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Newly Acquired Vet Sets Tone For Hicag

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The would-be spark came courtesy of a flurry of aggressive plays by the backup point guard.  He began by pick-pocketing the other team's reserve point, who is more than 15 years his junior.  He hounded that some point guard on the next play and frustrated him with his full-court pressure, and he ended that opposing possession by stepping in to take a charge from a swingman.  Two plays later, he sliced down the left lane to leave a drop pass for his cutting center.  That pass turned into a dunk.

If not for the aid of the score box on the bottom portion of the screen, it would have been quite easy for an observer of Lindsey Hunter's performance Wednesday night to forget that his team trailed by approximately 30 points at that point last night.


With the possible exception of Greg Oden, the 37-year-old Hunter was the oldest and most tenured player on the floor, and he was the smallest as well.  Most of his 18 minutes came well after this game had already been effectively signed, sealed and delivered to the Chicago loss column.  At Hunter's level of tenure, there are plenty of players in this league who would have wanted no part of being on the floor late in the third quarter of a 30-point game.  Not only was Hunter out there, but he set an example for his younger teammates with an intensity that belied the score.

From the moment he stepped on the court in his third game as a Bull, Hunter showed off his patented ball hawking skills.  He pressured Portland ball-handlers from end-to-end, and he was as active as always defensively.  Hunter took the ball away from Sergio Rodriguez once and picked off another one of his passes as part of his three steals.  The charge he took from Travis Outlaw came as a direct result of sitting in help, anticipating the play before it happened and sliding to the spot to be in position.  There isn't a whole lot of that going on in 84-55 games, especially when it involves a guy getting run over by someone with seven inches and more than 35 pounds on him.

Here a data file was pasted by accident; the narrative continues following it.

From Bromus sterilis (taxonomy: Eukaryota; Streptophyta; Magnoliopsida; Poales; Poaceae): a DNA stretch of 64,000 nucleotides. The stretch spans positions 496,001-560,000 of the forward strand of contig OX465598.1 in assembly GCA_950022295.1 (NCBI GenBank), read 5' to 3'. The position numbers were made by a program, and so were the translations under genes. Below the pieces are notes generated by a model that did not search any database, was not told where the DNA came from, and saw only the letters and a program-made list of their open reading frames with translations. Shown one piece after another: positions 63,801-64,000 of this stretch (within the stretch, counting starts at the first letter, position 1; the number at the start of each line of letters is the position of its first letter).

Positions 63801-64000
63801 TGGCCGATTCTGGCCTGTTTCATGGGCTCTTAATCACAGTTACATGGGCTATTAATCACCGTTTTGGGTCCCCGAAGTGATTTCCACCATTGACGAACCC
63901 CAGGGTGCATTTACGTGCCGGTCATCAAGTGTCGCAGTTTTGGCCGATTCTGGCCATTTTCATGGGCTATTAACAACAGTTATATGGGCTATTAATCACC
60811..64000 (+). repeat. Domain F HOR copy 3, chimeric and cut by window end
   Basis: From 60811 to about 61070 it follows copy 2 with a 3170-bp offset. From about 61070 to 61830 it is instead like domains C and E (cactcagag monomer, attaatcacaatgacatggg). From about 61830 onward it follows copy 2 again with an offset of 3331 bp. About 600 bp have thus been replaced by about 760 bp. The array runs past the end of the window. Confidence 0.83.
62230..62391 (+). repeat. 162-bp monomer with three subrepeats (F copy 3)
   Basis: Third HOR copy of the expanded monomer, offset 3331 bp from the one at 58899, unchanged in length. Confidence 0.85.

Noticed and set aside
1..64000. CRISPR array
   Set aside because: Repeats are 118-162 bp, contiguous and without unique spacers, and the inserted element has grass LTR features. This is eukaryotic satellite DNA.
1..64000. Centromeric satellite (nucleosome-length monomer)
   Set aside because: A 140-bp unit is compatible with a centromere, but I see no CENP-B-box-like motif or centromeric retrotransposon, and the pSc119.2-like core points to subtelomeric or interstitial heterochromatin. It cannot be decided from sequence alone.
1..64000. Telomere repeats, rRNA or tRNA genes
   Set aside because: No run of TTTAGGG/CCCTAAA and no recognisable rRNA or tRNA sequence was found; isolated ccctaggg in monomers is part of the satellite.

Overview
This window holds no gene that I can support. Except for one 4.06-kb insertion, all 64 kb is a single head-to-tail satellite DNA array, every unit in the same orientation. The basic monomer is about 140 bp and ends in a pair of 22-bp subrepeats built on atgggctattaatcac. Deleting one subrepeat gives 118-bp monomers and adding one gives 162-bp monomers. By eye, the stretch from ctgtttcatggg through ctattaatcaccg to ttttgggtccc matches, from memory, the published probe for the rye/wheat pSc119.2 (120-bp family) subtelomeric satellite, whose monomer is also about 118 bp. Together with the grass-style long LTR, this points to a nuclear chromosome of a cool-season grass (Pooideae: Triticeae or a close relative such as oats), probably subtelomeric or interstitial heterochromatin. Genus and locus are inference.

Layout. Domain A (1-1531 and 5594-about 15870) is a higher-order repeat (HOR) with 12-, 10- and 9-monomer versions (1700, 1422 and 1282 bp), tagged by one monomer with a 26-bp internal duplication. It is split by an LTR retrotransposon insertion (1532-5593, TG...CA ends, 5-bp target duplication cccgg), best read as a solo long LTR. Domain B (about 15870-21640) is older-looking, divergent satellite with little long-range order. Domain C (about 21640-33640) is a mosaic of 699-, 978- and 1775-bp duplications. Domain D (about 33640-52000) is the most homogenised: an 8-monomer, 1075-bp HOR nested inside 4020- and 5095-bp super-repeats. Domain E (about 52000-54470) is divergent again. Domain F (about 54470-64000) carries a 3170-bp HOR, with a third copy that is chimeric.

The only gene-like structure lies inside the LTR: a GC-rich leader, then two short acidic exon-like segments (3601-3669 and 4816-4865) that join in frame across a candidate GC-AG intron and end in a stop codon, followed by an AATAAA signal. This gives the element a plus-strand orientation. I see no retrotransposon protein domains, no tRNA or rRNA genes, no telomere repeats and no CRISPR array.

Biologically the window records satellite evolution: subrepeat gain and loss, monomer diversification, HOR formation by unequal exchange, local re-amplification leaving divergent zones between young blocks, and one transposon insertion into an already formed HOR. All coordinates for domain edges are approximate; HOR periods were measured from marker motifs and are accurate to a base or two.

But that's what Lindsey Hunter is about, and that's why this guy is in Chicago.  This is a professional, a guy who will set an example for his teammates on a young squad that comes off a year of turmoil and discipline problems.  This is a guy who comes to work every day and does whatever the team asks of him to the best of his ability.  He could care less about his shots or his point totals and isn't likely to complain about how many minutes he gets or the situations in which he gets them.  He is going to provide a needed veteran presence and mentor for Derrick Rose, the present and future of this Bulls team, and his two rings won't exactly hurt his credibility as a winner either.

It was only a matter of time before the man who is perhaps still the league's best at ball pressure caught on somewhere.  For as long as he is in Chicago, it is hard to imagine Lindsey Hunter will be anything but the consummate example of the right attitude and approach to bring to the basketball court, particularly on the defensive end.